In City of Oakland v. Parker, 70 Cal.App. 295 [ 233 P. 68], and in 10 Cal. Jur., page 338, it is said: "In proceedings for the condemnation of land, the present market value thereof taken is the measure of damages. The phrase `market value' is synonymous with actual value. In determining market value, the test is not value for a special purpose, but fair value in view of all the purposes to which the property is naturally adapted. Market value is the highest value in terms of money which the land will bring if exposed for sale in the open market, with a reasonable time to find a purchaser, buying with full knowledge of all the uses and purposes to which it is adapted, and for which it is capable of being used." The term "reasonable time" must be interpreted in the light of all the circumstances affecting the sale of the land and the efforts required to make sale of like property. ( Santa Ana v. Harlan, 99 Cal. 542 [34 P. 224].)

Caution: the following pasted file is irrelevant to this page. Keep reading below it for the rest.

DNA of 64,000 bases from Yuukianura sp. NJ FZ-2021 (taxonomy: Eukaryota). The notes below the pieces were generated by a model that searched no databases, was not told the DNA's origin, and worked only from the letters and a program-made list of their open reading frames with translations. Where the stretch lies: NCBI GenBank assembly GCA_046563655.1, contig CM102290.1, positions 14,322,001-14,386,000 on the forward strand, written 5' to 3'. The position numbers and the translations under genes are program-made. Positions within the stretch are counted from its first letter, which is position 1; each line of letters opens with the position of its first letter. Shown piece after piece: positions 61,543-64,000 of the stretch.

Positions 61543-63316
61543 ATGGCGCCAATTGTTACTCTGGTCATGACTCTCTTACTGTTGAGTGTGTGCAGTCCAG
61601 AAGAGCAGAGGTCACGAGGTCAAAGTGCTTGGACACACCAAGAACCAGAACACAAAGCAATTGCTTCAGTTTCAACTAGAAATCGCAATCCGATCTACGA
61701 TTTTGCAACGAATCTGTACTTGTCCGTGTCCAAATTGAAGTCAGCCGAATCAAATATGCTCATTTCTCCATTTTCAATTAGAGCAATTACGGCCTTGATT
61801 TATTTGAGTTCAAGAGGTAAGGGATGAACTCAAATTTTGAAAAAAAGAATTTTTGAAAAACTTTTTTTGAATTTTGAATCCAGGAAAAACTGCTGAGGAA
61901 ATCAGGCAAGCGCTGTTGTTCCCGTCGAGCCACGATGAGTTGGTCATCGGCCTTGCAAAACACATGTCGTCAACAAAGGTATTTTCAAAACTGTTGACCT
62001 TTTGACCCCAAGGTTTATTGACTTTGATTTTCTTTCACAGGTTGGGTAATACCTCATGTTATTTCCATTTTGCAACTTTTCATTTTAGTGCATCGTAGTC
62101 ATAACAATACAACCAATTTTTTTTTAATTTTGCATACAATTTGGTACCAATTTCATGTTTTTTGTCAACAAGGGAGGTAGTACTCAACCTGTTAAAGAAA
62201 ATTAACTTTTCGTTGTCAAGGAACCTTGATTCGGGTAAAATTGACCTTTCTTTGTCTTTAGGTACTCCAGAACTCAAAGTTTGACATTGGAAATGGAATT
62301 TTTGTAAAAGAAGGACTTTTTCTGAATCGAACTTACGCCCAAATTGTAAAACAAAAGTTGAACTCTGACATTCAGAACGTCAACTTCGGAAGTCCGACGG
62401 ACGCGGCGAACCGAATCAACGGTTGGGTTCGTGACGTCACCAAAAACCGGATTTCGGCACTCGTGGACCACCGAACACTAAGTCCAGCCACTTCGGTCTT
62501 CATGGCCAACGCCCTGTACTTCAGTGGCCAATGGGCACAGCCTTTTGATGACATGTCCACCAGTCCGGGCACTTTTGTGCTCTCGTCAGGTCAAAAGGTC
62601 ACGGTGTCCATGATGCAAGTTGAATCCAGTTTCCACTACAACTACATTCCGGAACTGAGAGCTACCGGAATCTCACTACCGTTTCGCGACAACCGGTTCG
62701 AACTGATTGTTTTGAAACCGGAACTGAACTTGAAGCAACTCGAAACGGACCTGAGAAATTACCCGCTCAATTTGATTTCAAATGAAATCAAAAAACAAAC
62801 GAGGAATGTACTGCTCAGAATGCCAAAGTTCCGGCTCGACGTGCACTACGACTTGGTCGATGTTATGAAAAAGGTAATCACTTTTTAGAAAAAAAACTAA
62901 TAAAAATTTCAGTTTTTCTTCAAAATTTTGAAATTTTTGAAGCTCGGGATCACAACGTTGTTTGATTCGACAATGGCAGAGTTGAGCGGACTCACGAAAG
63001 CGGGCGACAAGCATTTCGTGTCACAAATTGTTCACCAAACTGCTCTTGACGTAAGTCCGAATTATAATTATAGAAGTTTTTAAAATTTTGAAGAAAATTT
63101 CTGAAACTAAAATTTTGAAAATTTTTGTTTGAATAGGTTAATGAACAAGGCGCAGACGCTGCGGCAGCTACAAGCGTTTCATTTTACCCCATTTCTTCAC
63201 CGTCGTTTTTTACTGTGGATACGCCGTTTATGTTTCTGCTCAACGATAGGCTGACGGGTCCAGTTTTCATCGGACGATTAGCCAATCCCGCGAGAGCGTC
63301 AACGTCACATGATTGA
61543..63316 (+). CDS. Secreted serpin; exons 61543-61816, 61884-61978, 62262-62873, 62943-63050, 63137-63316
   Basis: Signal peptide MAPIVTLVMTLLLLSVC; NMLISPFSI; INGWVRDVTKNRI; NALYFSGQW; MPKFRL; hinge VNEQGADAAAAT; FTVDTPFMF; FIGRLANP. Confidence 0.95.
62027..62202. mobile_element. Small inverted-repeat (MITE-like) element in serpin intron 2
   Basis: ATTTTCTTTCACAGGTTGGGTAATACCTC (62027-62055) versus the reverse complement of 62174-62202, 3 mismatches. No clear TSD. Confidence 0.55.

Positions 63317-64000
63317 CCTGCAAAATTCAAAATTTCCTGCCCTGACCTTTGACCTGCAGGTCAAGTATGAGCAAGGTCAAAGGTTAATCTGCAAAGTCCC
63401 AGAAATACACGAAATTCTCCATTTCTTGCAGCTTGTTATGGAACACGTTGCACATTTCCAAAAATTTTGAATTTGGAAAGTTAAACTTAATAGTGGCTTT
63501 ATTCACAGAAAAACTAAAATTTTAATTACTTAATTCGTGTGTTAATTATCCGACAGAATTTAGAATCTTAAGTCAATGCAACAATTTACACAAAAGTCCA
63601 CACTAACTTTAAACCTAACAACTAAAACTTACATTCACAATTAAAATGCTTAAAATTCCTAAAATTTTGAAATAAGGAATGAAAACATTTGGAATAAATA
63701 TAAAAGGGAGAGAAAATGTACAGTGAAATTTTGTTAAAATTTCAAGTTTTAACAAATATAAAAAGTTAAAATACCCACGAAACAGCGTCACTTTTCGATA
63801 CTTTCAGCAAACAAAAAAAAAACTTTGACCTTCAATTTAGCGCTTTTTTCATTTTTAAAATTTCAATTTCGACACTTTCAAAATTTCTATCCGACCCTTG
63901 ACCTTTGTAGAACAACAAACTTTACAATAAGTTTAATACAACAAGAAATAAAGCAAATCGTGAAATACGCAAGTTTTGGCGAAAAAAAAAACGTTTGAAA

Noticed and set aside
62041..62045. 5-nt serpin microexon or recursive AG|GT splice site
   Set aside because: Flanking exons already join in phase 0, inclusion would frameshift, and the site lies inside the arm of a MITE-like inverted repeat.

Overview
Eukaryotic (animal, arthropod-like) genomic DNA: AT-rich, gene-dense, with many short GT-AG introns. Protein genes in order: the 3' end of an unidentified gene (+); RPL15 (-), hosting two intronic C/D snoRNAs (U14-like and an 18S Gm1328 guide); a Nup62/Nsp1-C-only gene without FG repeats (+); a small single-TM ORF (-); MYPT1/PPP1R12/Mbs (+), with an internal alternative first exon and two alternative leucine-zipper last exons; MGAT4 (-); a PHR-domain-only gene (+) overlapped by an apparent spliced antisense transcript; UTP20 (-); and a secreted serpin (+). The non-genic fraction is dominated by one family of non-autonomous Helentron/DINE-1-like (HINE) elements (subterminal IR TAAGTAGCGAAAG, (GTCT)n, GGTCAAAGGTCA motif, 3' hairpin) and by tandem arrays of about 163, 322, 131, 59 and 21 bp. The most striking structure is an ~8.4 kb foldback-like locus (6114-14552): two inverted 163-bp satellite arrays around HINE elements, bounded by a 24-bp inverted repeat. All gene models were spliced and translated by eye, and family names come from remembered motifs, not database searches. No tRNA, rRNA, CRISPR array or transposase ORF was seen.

[6] A reasonable time within which to find a purchaser looking for a particular quality or kind of land adaptable to a particular purpose is not, and cannot be, held a proper definition or limitation of time when applied to purchasers seeking land for an entirely different purpose. As we have said, the reasonable time and open market, as applied to the sale and purchase of grazing lands, is entirely different from the reasonable time and price to be applied where one is seeking lands suitable for raising asparagus, sugar beets, or other like products having great value. In other words, because a purchaser looking for land for only a minor or less valuable purpose may be more quickly found than one seeking lands having a more valuable adaptability we think cannot be taken as the reasonable time and proper limitation when applied to the latter purchaser. We think "reasonable time" must be construed in connection with all the conditions and circumstances affecting the market value and the extent of the demand for the property involved, possessing the adaptability shown to exist. In the principal case of San Diego Land Co. v. Neale, 88 Cal. 50 [11 L.R.A. 604, 25 P. 977], heretofore cited, we find the following statements: "The question was not what the property was worth to a person intending to acquire it and the damsite and the remainder of the reservoir by purchase or condemnation for the purpose of supplying water over the territory tributary to the stream, but what was the market value of the property itself. In other words, what the defendants could obtain for their land if it had been offered for sale in the market, a reasonable time being given within which to make the sale. . . . So far as the value of the land in controversy may have been increased to purchasers generally by the construction and use of the plaintiff's dam and reservoir, or as a part of the entire reservoir site, such facts should be considered, but the value of the land, when used in connection with the plaintiff's land, cannot be taken as a criterion, for this would be taking the value to the plaintiff as a measure of compensation. The jury had a right to consider the fact, in determining the market value, that the land in controversy was in proximity to a damsite, and to consider its adaptability for reservoir purposes, and to determine whether or not its market value had been enhanced by improvements put upon adjoining property. But for the reason stated, its adaptability for reservoir purposes should not have been considered in connection with such damsite and other adjacent lands. . . . It is sufficient to say that any facts showing the nature of the land in controversy and its adaptability for reservoir purposes, may be shown. The area of the watershed and the amount of water were matters proper to be considered; for a reservoir would be useless without water. That there was land irrigable from the reservoir and cities and towns which were being supplied with water from wells, would likewise tend not only to show that it was a practicable reservoir site, but bearing directly upon its value. The condition of the property, the uses to which it may be put, having regard to the existing advantages for making a practical use of the property, and such advantages as may be reasonably expected in the immediate future, are all matters for consideration in estimating the value of the lands." ( Mississippi River Boom Co. v. Patterson, 98 U.S. 403 [25 L.Ed. 206, see, also, Rose's U.S. Notes].) The reference in the foregoing quotation to the "damsite and adjacent lands" is understandable when read in connection with the instructions of the trial court, which, in effect, told the jury that the probable profits of the uses to which such property was being put might be considered in fixing the value of defendants' land.